A voluntary code of practice is less effective than a mandatory code.
Enforcement can be difficult. Self-regulation in general is only effective
under good accountability, compliance, and enforcement.
The Insurance Law Service (ILS) opposes the voluntary nature of the Code,
There seems to be little incentive to comply with the Code as
there are no consequences of the failure to do so. 
The insurance industry views their compliance as being satisfactory.
Wesfarmers assured the Committee that they take the Code ‘seriously’.
BT Financial Group, which includes Westpac, said that they took the:
... strong view that you have to abide by the code regardless
of whether you are dealing with a catastrophe or not.
Insurance Australia Group told the Committee the standards that they set
internally are higher than those that are prescribed by the Code.
Additionally, Wesfarmers noted:
Our claims people are always aware that they have obligations
under the code, whether during catastrophe events or not.
Legal aid groups dealt with many clients making insurance claims in the
aftermath of the 2010–11 extreme weather events and were thus in a position to
assess the operation of the Code in that context. These groups regarded the
Code as being ineffective.
Ms Karen Cox, Coordinator, Insurance Law Service, Consumer Credit Legal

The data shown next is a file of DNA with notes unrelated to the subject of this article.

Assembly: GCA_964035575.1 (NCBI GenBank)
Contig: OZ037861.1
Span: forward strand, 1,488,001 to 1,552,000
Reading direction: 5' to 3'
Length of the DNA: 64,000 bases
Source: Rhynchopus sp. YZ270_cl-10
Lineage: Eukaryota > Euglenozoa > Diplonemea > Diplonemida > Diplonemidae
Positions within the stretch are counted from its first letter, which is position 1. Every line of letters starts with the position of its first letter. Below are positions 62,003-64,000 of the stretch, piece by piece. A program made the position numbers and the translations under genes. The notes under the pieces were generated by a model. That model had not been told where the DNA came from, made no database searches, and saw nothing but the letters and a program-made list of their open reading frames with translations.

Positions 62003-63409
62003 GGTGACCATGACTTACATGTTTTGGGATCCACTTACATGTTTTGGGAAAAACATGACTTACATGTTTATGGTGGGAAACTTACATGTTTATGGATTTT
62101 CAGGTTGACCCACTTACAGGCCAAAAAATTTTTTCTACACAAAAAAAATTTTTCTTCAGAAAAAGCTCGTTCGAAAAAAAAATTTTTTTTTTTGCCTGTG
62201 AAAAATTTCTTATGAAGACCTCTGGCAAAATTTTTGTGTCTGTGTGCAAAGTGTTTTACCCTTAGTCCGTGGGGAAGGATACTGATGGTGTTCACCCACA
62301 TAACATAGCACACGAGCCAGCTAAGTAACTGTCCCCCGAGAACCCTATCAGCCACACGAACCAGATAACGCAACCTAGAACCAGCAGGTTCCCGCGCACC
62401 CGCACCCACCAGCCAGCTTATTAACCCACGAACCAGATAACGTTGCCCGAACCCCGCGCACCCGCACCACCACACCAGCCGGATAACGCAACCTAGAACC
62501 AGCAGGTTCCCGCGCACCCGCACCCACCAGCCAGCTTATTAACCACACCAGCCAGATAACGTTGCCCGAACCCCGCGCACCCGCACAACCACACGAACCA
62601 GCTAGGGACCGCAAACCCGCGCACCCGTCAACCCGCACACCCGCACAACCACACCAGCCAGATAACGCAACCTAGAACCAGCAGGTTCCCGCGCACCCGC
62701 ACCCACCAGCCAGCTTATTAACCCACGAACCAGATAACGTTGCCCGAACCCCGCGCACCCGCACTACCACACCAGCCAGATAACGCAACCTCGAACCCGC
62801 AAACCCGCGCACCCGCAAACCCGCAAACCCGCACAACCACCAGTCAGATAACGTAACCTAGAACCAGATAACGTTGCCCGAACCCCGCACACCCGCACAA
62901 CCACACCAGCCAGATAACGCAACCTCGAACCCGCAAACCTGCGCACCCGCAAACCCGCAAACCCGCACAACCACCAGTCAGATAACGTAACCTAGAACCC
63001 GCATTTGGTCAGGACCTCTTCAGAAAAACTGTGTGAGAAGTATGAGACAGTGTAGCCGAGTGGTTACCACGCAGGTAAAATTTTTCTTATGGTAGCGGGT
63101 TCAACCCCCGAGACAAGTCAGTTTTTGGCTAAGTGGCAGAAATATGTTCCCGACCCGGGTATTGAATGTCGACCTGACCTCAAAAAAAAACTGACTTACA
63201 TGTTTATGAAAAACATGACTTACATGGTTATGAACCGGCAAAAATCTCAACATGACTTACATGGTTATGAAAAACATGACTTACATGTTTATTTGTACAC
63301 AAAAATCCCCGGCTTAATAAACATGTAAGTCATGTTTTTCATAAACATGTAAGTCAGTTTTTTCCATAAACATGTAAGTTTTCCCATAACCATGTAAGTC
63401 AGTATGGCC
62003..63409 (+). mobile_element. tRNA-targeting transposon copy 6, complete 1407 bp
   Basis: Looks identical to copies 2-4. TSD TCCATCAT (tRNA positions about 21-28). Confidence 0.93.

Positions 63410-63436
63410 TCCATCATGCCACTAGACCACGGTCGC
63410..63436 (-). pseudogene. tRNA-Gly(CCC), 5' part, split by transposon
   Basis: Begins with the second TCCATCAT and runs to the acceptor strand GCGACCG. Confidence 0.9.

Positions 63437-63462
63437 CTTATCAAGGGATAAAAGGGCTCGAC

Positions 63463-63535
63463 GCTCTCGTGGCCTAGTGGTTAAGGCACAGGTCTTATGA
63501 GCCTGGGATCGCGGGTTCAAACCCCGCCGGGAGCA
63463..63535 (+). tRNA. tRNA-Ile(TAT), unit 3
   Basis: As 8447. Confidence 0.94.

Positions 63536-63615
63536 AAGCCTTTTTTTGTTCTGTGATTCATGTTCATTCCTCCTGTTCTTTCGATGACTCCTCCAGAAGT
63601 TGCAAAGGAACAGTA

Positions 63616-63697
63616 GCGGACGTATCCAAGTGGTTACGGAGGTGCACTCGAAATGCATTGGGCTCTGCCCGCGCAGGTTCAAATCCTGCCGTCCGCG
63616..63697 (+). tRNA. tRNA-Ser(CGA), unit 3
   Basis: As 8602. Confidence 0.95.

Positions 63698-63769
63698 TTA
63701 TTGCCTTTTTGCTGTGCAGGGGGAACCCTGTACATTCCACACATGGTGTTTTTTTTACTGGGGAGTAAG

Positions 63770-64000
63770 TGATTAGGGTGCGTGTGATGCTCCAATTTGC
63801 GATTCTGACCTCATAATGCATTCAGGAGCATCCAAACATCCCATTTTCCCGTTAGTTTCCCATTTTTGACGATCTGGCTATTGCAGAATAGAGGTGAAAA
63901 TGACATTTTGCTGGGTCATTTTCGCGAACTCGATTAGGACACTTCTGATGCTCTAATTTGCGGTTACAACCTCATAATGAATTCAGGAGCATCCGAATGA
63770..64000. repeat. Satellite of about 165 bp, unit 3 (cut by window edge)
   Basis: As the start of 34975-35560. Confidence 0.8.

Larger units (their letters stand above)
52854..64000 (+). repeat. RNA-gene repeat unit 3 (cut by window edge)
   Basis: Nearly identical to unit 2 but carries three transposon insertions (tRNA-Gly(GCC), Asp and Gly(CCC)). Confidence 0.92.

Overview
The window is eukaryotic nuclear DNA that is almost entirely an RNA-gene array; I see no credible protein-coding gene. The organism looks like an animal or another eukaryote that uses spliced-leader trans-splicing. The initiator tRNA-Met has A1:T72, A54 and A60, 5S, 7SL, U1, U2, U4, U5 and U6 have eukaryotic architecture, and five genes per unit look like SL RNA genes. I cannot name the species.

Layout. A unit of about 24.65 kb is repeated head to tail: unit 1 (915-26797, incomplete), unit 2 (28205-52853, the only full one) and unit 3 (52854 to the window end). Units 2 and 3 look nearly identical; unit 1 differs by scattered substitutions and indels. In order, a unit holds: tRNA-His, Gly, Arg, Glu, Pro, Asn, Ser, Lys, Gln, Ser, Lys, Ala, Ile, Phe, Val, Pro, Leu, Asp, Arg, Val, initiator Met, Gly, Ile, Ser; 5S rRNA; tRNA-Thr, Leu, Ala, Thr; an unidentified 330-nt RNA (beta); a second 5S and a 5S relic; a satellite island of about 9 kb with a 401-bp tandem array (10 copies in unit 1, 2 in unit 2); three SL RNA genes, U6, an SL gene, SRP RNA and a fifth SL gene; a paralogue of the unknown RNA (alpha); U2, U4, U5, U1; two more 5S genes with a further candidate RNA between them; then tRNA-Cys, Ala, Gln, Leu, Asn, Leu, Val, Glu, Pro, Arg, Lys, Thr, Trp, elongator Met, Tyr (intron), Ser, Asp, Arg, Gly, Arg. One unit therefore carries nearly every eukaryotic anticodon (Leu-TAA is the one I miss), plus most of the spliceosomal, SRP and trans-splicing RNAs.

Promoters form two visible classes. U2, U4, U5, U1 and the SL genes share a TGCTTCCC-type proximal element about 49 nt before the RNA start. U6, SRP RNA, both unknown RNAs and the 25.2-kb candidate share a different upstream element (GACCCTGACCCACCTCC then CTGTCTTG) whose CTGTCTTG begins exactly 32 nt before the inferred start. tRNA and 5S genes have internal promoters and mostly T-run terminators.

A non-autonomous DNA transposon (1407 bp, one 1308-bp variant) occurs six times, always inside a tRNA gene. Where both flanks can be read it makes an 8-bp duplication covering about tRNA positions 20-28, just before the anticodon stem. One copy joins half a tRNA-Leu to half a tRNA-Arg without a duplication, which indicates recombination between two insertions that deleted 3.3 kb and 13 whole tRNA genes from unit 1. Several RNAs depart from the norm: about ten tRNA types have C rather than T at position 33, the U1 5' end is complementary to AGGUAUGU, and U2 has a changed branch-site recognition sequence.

Centre (NSW) Inc., described the Code as setting ‘an incredibly low standard.’
The ILS commented at length that:
... industry compliance with the Code of Practice is poor.
The Code Compliance Monitoring is inadequate and ineffective. It has not led to
any improvements that ILS can see in practices. The Code does not represent
best practice which is one of the main purposes of having a Code.
Unfortunately, the General Insurance Code of Practice represents one of the
worst operating Codes in Australia.
Ms Bridget Burton, Coordinator, Caxton Legal Centre, criticised the Code
for being ‘completely inadequate’. She stated that it is
not designed to protect consumers after a disaster event and that it was
ineffective in protecting consumers after the extreme disaster events of 2010–11.
Ms Burton advocates for an enforceable instrument that has inbuilt
penalties and where consumers can seek penalties in their own right so they do
not have to go through ASIC, and which FOS itself can initiate.
Ms Jenny Lawton, of Victoria Legal Aid, said that ‘it is timely to
consider … strengthening the protections to consumers in this code’.
Mr Keith Oberin, Municipal Emergency Response Manager, Shire of Campaspe,
noted that many Campaspe residents felt that the Code was not adhered to by